Elizabeth Jolley was one of Australia's most celebrated writers, with a formidable international reputation. She was recognised in Australia with an AO for services to literature and was awarded Honorary Doctorates from Curtin University (1986); Macquarie (1995), Queensland (1997) and The University of New South Wales (2000). Born in England in 1923, she was brought up in a strict, German-speaking household and attended a Quaker boarding school. She became a nurse, married Leonard Jolley and with three children moved to Western Australia in 1959. In 1974 she started teaching creative writing at Fremantle Arts Centre. Although she wrote all her life, it was not until she was in her fifties that her books started to receive the recognition they deserved. She won The Age Book of the Year Award on three separate occasions (for Mr Scobie's Riddle, My Father's Moon and The Georges' Wife) and she won the Miles Franklin Award for The Well, as well as many other awards. Her last two novels published by Penguin were An Accommodating Spouse (1999) and An Innocent Gentleman (2001). Her non-fiction collection, Learning to Dance was published in 2006. Elizabeth Jolley died in 2007.
On a cruise, Laura, a woman in her 50s, sees Andrea, a much younger passenger. Though attracted by Andrea's beauty and vulnerability, Laura does not speak to her. They meet again at a dinner given by a friend, where Andrea accepts an invitation for an extended visit to Laura's farm. The two women become friends, then lovers, sharing the shameful memories that isolate them from others. The novel's themes of loneliness and isolation are effectively conveyed by its structure, built on alternating monologues, and setting, a remote farm. The farm, too, becomes a symbol of regeneration, as the growing love of Laura and Andrea enables them to accept the past and face the future. Recommended. Michael J. Esposito, formerly with Special Libs. Assn., Washington, D.C.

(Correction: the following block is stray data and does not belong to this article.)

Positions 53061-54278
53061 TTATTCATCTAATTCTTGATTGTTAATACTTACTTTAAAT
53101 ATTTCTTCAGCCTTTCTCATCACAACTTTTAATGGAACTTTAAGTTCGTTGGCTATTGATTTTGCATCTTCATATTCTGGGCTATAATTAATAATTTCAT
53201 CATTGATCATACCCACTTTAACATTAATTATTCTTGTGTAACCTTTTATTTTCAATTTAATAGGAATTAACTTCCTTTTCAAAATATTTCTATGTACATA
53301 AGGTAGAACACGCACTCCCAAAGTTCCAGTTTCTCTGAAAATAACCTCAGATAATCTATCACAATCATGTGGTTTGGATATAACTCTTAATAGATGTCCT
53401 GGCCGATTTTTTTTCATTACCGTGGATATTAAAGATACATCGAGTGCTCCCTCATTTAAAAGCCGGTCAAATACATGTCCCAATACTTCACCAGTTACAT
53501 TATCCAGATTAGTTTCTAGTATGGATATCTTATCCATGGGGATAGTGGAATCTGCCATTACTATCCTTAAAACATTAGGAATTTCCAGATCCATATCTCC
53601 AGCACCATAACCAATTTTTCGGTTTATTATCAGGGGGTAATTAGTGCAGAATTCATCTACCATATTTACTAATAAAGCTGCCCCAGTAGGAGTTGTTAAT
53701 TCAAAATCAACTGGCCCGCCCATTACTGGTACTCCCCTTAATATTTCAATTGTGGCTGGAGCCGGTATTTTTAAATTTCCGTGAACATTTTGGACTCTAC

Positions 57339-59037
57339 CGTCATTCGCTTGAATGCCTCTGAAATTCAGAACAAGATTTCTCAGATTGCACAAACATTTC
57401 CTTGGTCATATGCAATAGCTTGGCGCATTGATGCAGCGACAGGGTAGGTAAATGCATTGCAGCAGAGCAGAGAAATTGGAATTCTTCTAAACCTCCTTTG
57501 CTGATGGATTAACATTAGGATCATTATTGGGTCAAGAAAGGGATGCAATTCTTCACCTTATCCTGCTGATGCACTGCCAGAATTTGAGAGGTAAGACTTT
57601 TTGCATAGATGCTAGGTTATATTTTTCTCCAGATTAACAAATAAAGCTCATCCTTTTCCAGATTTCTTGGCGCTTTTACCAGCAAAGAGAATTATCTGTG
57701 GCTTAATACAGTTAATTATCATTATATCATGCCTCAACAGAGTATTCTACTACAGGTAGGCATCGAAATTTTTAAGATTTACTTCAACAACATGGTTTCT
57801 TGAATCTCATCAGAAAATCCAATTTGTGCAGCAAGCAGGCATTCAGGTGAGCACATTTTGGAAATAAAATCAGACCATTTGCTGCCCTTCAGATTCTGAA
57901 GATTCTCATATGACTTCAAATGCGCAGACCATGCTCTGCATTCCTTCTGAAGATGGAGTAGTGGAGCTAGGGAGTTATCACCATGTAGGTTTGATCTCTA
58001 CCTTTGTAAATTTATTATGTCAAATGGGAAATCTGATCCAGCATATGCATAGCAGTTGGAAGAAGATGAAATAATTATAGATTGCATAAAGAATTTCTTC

We first meet Laura, a 50-ish doctor who is no longer licensed to practice, as she is returning home to Australia by ship after touring Europe. She finds herself attracted to Andrea, a blonde young woman who reminds her of the beloved palomino horses that she sees every day from the verandahs of her country house. Eventually Andrea comes to stay with Laura on her farm, ushering in an idyllic emotional season. The loving relationship that develops between the two women is complicated; secrets from Laura's past and the mysterious connection between her and Andrea, whose story is told also, through her own words, add suspense and tragedy to the novel. With impeccable skill Jolley (Foxybaby; Milk and Honey reveals Laura's thoughts, feelings and insights, her sensitivity and strength of character, adding up to an affecting portrait of a complex and vulnerable woman. The descriptions of her life on the farm are moving, and of Laura's intolerable tenants, hilarious. Jolley's eye for detail and her accurate ear for dialogue vivify this intimate and honest narrative. (June 2)